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June 30, 2006

Roger Federer


THE MODERATOR: Roger Federer for you.

Q. A straightforward win today. Did you feel a little flat out there on the court?
ROGER FEDERER: No, I didn't.
THE MODERATOR: Next question.

Q. You mentioned yesterday that you're trying to play your opponent's game. Mahut seemed to try and serve and volley quite a bit. You didn't seem to come in?
ROGER FEDERER: He's doing the extreme, serve first and second serve. I don't have that much of a powerful serve after all. I'd rather hit constant forehand winners from the baseline. I actually quite enjoy that. Yeah, so that was the reason I didn't do it. I definitely could have did it a little bit more often, but I realized early on that I actually wanted to be the dominant player from the baseline, whenever there's a rally from the baseline, that I'm in command. So for this reason I tried to stay back a little bit more often, and it worked.
It was a tricky match. It was really difficult.

Q. How did you find his service action? He seemed to throw very big serves at you.
ROGER FEDERER: Yeah, I mean, it was -- I mean, I expected a big serve, you know, but I didn't expect that big of a second serve. That was really what was difficult for me. Obviously, had many, many points that were over in no time, and you don't really get a momentum going. So the crowd obviously, you know, they're waiting for something to happen. Nobody really had too many chances on each of the other serves. That made it kind of difficult to play him.
I knew I had to wait for my chance. I was actually pretty relaxed all the way through. I think that was pretty important, actually not getting frustrated against a player like this.

Q. Was getting broken, serving for the match at the end, a lapse of concentration?
ROGER FEDERER: Don't know. I mean, I could have maybe served a bit better early on in the game so I don't get down in the game. But, uhm, you know, it just happened. I don't know. I have to see maybe the game once more.
Yeah, I wonder why it happened. But, look, thank God I bounced back well and broke him straightaway. I think that was quite important actually.

Q. Wimbledon is known to be one of the conservative tournaments on the tour. It's being criticized on a few issues like equal pay and the seeding system, being unwilling to change. Yet it remains probably the tournament most players want to win. Can you say a few words about what makes the tournament special to you?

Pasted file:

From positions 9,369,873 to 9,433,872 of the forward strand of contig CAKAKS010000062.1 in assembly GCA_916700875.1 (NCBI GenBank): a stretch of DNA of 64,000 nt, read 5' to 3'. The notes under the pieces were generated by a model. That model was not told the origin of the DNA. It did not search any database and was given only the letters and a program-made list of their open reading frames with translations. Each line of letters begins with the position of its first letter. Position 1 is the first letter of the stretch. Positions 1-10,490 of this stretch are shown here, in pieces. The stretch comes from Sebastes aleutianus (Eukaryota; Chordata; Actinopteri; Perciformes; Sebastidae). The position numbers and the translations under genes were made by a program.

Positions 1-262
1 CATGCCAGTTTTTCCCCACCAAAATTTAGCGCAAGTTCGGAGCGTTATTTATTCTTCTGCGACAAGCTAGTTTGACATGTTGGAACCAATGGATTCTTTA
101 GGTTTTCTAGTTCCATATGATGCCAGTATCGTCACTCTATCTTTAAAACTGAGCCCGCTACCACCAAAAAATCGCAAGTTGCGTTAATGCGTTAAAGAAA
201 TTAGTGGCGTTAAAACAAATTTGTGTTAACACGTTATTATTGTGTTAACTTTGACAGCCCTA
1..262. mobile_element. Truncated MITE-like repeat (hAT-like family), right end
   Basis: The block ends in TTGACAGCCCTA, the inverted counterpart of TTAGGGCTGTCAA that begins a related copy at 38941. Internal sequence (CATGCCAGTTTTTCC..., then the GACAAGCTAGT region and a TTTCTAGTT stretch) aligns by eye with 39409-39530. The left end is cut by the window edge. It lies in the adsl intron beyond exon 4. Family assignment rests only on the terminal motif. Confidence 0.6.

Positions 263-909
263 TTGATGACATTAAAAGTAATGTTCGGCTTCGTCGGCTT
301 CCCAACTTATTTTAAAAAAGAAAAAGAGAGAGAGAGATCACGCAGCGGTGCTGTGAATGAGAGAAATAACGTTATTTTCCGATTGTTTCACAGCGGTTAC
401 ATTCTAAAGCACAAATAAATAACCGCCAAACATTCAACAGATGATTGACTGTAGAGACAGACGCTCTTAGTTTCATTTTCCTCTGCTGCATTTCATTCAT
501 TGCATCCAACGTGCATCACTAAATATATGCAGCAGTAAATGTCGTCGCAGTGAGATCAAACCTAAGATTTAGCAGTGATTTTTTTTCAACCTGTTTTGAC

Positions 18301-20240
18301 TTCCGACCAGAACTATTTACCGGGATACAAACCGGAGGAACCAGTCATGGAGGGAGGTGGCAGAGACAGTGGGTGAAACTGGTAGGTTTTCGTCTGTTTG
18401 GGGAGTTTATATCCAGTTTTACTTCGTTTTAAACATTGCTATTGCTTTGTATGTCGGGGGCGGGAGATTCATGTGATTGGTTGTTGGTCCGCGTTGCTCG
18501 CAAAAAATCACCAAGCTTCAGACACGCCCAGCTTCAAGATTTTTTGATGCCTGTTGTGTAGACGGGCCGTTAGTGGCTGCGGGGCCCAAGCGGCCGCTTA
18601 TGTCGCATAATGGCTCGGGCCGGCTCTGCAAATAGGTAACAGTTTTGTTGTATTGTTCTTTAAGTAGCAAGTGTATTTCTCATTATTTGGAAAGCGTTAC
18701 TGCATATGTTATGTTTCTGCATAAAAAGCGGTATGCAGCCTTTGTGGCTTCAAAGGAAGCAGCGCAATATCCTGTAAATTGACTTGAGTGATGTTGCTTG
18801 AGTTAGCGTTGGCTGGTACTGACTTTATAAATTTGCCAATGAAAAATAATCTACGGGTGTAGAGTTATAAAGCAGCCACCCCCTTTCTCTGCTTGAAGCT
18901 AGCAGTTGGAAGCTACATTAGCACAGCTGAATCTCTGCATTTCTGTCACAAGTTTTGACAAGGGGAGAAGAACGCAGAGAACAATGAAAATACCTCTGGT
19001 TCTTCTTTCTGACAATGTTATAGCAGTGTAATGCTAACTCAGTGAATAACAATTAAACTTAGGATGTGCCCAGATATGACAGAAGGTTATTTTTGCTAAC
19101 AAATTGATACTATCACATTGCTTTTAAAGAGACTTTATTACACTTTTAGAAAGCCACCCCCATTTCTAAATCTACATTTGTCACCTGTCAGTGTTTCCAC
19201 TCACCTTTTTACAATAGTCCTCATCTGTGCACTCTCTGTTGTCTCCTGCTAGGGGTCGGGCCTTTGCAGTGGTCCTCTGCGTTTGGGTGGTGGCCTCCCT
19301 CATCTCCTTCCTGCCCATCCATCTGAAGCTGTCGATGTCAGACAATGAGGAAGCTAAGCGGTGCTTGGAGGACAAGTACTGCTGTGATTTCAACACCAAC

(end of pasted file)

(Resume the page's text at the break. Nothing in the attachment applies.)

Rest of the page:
ROGER FEDERER: Well, I mean, it's been around for so long, you know. It's always been at the same place. It's always been on this surface. It's always been white. It's not so easy to change things here.
I totally understand that because this is sort of, I think, where it sort of started, you know. So, you know, to change things makes it really hard. But I think they're more open now than ever, you know, to talk about different things. I think that's also important.
You know, the roof was unthinkable a few years ago. Now they're doing that. You could play sleeveless now. All this stuff, it wasn't possible before. Before it was only collar neck. I guess that's gone, too, now. They're evolving. They're not sleeping like maybe you think they are.

Q. With these sort of matches, are you playing pretty much at the top of your game or is there an element of trying to pace yourself through the tournament, just using as much energy as you need, both mental and physical?
ROGER FEDERER: Well, you know how it is against players like today. Basically you don't have too much to say, what your level of play is. The only time you can ever talk about it is really on your own service game because this is when you are in charge, otherwise it's always him, you know, deciding what's going to happen. He's taking so many chances, he's coming to the net, so forth, so it doesn't really allow you to play your game. You can't even say, I played good or bad.
Important in the end is that you didn't get broken, that you know you won the match and stuff. So that's why these opponents are always very tricky. You know, I enjoy the challenge, though, because you have so few chances. It's at that particular moment where you want to be playing well. I think that's what I did today. Once you're up, it's so hard for them to keep that up and stay positive because they are, you know, taking all the chances and not you.